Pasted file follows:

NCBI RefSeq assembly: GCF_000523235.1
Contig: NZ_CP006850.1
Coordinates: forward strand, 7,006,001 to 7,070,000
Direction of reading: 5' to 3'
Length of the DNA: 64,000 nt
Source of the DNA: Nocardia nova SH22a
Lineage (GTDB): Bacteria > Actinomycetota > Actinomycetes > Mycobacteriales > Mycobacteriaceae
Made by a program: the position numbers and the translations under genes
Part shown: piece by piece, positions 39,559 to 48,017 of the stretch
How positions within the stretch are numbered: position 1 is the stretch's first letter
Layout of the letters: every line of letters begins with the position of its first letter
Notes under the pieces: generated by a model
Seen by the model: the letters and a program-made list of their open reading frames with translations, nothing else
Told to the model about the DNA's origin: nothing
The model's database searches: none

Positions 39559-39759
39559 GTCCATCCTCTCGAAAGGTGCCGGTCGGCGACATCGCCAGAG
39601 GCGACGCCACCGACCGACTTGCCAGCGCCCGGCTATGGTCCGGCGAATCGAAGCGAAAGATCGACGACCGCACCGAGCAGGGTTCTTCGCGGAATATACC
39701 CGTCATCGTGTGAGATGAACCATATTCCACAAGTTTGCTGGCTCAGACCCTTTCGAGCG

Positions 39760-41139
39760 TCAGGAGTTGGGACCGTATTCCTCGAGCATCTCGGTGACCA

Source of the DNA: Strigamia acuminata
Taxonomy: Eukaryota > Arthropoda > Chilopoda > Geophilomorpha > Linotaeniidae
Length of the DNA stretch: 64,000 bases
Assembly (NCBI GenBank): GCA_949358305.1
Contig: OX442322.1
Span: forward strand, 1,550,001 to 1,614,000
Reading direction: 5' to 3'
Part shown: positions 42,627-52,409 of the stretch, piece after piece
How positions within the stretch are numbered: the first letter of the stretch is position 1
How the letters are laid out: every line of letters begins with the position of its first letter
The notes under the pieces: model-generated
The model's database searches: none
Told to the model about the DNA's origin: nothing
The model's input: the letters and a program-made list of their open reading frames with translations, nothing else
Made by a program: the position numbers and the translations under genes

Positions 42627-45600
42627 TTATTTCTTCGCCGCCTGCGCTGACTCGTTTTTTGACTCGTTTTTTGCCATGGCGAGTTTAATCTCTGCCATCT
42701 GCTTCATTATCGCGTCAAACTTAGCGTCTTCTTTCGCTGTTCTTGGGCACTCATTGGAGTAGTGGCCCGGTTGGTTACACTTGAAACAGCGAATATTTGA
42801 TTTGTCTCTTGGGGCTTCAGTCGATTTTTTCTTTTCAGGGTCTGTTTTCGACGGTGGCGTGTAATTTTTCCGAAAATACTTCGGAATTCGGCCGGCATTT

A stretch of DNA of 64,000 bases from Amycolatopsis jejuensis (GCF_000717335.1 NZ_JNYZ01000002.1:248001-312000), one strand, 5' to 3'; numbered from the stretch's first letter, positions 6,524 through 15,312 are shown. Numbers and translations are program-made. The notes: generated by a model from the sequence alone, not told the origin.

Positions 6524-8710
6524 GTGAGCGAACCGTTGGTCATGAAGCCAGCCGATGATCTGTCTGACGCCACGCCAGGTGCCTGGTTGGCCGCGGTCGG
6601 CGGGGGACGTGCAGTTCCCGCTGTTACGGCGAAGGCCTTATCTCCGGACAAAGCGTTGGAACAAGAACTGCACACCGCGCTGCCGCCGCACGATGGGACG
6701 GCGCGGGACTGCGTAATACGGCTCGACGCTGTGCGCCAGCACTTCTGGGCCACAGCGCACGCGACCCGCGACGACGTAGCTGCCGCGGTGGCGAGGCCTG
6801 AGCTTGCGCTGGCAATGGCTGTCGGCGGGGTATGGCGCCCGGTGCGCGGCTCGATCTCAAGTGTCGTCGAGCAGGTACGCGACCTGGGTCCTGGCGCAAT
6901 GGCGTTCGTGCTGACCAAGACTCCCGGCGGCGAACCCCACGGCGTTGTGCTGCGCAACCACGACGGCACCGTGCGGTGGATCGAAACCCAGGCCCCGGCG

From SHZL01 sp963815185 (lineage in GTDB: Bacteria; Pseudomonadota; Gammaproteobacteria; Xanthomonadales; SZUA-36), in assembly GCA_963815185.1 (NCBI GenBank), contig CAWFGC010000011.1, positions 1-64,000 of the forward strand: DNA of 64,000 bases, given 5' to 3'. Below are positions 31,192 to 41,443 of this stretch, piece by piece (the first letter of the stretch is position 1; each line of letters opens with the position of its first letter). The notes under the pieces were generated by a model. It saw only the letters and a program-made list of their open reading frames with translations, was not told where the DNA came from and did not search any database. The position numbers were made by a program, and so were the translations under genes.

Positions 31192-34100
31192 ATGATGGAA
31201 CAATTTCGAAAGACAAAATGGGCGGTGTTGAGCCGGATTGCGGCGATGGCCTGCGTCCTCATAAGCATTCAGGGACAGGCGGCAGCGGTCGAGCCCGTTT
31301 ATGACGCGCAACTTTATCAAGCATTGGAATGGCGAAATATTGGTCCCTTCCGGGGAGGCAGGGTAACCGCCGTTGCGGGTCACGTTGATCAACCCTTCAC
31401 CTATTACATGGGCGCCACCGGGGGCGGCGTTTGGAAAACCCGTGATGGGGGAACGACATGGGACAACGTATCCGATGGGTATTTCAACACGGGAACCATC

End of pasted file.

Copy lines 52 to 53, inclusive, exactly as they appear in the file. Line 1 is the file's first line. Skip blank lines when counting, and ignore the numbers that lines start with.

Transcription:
31301 ATGACGCGCAACTTTATCAAGCATTGGAATGGCGAAATATTGGTCCCTTCCGGGGAGGCAGGGTAACCGCCGTTGCGGGTCACGTTGATCAACCCTTCAC
31401 CTATTACATGGGCGCCACCGGGGGCGGCGTTTGGAAAACCCGTGATGGGGGAACGACATGGGACAACGTATCCGATGGGTATTTCAACACGGGAACCATC